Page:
Village Farms Davis – Completed Rubric

Editor’s note: This is the full submission from Village Farms.  The one from Shriner’s will follow on Monday.

Cover Letter

It is a pleasure to share with you the Village Farms Davis’ completed version of the draft rubric introduced in Item 8 of the June 6, 2023 Council meeting. We went through a number of iterations and comparisons with our project. After much consideration we landed on the attached document based on adopted land use process standards and aspirational improvements to existing processes. We considered comments made from council members, both in direct one and one conversations and council meeting comments. As I noted in my June 6th remarks, we are dedicated to long standing Davis policies prioritizing open space, habitat and neighborhood parks which is reflected in the scoring. Last but certainly not least, we incorporated feedback and advice from many members of the community at large. Based on all that information, some rows were removed to better reflect reviews at the pre-CEQA, pre-Development Agreement stage at which we are now. Those sections are attached in the “Extras” document. In addition to our core team, we had the land use experts at Downey Brand review the rubric and add comments in the “Qualified 3rd Party Notes.” As recommended, we checked boxes that were comparable to features in the project and added notes of explanation. As you can see in the attached documents, we also made numerous notes of comments and recommendations. Many of the features are conditioned by policies and commitments of various public agencies, including the City of Davis.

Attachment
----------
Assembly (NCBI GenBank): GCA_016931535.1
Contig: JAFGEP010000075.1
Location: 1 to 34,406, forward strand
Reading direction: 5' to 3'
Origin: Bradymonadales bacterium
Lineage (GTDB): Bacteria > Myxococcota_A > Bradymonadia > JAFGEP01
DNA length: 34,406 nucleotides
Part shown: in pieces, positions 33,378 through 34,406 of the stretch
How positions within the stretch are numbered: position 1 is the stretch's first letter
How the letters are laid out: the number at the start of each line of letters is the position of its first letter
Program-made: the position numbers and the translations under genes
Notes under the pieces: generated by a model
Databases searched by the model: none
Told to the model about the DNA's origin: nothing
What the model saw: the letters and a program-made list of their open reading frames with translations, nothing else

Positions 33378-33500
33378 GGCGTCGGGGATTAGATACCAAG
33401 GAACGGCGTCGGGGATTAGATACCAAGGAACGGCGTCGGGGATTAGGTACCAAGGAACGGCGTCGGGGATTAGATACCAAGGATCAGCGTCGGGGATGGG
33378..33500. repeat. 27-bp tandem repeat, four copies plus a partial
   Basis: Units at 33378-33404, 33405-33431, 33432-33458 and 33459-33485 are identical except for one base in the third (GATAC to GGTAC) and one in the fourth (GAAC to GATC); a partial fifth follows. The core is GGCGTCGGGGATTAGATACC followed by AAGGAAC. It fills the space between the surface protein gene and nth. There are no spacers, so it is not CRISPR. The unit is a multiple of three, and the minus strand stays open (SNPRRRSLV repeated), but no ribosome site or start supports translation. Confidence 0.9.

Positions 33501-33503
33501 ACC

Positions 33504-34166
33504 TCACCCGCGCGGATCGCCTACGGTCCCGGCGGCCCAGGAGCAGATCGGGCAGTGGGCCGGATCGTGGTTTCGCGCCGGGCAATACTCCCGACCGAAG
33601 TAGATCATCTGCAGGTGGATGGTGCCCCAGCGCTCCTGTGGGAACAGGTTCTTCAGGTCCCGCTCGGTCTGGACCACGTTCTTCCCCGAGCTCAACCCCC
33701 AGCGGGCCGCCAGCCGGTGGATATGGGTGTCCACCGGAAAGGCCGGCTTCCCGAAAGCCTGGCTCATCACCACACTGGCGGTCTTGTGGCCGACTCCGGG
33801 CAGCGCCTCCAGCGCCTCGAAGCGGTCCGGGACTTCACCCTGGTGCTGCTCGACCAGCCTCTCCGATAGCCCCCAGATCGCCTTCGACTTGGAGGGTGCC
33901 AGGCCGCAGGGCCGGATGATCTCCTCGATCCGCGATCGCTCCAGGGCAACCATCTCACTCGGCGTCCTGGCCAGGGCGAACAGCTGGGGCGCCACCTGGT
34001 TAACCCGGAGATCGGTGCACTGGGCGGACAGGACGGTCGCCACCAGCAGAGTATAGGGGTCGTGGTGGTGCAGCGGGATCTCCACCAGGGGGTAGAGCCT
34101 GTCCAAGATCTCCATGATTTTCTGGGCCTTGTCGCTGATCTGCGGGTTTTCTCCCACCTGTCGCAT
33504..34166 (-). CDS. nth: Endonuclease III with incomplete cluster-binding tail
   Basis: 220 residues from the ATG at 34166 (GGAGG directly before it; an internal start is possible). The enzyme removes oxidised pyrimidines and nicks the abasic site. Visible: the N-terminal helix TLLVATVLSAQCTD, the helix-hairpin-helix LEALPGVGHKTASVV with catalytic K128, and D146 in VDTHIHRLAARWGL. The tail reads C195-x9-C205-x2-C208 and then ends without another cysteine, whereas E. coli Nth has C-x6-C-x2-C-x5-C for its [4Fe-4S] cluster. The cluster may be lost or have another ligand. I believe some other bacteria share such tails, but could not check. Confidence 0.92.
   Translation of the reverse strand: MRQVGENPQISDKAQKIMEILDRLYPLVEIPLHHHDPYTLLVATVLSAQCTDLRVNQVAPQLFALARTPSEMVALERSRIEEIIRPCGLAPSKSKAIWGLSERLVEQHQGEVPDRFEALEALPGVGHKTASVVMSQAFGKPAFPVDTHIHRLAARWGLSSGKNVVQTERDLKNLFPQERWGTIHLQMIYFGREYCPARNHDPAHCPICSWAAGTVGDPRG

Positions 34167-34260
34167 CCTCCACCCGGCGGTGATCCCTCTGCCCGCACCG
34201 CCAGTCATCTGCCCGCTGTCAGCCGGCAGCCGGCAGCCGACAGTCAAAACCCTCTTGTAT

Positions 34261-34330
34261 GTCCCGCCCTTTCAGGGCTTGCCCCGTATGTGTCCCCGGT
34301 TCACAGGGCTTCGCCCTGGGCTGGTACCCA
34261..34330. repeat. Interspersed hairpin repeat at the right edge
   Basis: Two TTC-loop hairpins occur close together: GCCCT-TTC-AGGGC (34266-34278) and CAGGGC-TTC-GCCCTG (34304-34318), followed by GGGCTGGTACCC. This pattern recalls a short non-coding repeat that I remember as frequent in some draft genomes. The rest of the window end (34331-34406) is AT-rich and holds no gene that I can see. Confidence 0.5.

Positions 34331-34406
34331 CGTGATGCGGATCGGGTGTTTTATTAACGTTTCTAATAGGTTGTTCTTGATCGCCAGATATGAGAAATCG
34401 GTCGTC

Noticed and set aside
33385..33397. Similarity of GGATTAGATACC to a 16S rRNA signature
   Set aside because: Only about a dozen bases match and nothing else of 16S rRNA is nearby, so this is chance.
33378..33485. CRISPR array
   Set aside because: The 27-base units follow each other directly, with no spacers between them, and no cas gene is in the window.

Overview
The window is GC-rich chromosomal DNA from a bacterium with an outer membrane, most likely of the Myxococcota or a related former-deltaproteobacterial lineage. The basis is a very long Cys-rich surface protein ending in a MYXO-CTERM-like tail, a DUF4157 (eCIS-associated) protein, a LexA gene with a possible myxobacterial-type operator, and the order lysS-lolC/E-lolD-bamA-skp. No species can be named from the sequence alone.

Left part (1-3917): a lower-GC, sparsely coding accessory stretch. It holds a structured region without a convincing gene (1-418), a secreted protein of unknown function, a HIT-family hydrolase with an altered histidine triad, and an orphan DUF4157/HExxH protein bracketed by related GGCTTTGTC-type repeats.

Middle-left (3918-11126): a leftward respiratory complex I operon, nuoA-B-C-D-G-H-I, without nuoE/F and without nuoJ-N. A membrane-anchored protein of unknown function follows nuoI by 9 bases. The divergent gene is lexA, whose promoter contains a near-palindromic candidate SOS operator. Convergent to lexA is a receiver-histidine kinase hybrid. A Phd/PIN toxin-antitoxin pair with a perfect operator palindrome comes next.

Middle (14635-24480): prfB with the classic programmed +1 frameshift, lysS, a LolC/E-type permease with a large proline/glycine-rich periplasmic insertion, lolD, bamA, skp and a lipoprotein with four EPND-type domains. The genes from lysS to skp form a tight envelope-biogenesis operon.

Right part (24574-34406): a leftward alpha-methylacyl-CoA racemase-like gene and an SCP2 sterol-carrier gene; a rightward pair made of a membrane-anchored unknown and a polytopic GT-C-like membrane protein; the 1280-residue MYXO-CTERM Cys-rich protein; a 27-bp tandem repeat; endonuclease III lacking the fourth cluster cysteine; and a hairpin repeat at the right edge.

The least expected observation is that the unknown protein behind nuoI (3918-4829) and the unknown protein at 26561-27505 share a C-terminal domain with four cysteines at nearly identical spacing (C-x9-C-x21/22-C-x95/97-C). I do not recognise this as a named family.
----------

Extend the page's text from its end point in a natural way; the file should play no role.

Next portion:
The scores in this rubric are based upon the amendments we will make to our plan when we are allowed to formally move forward to the EIR process. These amendments were outlined by Lydia Delis-Schlosser in her June 6th comments and recently emailed comments to council and staff with the same information: